Why I change font sizes
A commentator on my recent entry on how programs should make it easy to change the font size asked me to explain why I'd do this and said that they didn't even change the font size in Firefox, which boggles me quite a lot. When I boil it down enough, there are two reasons.
The first reason is the reason that I keep changing font sizes in Firefox: because (web) designers are crazily in love with not merely small font sizes, but absurdly small font sizes. I cannot count the number of websites that think that ridiculously small fonts are not only readable but desirable. More rarely there are websites that set things in fonts that are too big, at least on my machine. To a certain extent, this problem infects the designers of other browser-like text interfaces, although generally it can be fixed by adjusting the system default font size.
(Note that setting a minimum font size is not the answer for reasons I wrote about here.)
The second major reason is that my display isn't big enough to include everything I want to include at my default font size (ie, the font size that I find most readable). Since some things are less important than others, I am willing to reduce their font size in order to fit more text into the same physical space. While web designers may come to their senses, this problem is likely to be eternal.
There are two additional reasons that come up periodically. Sometimes I am vaguely watching information that is generally unimportant; because it's unimportant, I want to have it in a relatively small font size not just so that it takes up as little room as possible but also to de-emphasize it so that it stops drawing as much of my attention. Next, sometimes I am working with something that has a fixed size in characters, such as an 80x24 interface (because I am talking to something over a serial line and it knows that I have an 80x24 VT100). In this situation I often might as well crank up the text size for maximum readability and emphasis (generally the larger a window is, the more attention I pay to it).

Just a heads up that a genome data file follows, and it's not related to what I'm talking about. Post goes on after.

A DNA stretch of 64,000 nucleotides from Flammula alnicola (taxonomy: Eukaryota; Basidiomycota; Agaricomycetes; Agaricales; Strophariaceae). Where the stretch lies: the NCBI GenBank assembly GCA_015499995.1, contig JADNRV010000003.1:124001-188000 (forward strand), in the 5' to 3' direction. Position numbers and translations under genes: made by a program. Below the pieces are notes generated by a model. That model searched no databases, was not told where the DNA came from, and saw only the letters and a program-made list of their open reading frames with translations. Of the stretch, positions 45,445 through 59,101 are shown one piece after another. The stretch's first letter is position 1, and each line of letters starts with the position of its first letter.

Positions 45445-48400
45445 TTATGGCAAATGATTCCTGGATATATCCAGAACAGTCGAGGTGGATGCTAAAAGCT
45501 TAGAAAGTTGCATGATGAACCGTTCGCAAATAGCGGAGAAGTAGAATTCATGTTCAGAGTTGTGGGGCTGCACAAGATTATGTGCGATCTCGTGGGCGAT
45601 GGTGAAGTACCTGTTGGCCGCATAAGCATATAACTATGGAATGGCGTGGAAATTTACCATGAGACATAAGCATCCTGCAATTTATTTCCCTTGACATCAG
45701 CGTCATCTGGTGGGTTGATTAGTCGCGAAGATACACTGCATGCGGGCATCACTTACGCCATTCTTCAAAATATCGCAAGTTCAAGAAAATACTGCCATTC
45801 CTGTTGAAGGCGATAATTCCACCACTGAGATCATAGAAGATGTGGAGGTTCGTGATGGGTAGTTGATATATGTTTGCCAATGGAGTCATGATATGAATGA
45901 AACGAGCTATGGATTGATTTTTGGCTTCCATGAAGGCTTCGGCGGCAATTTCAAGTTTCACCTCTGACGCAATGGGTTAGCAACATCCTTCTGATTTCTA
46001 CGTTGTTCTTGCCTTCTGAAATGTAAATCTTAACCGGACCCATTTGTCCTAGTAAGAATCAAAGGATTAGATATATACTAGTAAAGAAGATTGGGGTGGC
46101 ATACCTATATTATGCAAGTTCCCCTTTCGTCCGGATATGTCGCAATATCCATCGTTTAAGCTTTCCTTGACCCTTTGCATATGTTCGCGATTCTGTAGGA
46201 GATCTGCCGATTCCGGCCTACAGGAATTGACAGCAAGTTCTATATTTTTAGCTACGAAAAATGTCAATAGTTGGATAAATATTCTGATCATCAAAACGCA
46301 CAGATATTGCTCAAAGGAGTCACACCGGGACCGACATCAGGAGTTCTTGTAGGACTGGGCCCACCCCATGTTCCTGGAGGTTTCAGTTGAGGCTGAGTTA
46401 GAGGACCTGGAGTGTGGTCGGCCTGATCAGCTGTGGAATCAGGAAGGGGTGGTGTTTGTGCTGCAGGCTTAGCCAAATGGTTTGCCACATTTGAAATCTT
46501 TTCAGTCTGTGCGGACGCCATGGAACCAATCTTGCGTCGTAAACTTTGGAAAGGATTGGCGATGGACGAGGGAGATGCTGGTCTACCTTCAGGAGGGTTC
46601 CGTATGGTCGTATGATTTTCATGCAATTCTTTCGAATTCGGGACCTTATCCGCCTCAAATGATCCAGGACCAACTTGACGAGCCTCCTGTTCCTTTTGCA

Looking back at my first entry, most of these reasons apply primarily to browsers (broadly construed) and to terminal windows. Ignoring HTML and rich text content, editors and mail readers and the like are much more a case where I will set a text size once and then stick to it, although this is partly because my normal editors and mail readers don't give me any convenient way of detaching a content window and then shrinking it down because I'm just going to use it as reference for something else I'm doing.
(My broadly construed version of browsers is 'any program that lets the content designer monkey around with the text size and design'. If the content designer can shrink the font size, sooner or later they will and sooner or later I will disagree violently with that shrinking.)
Comments on this page:Written on 15 August 2010.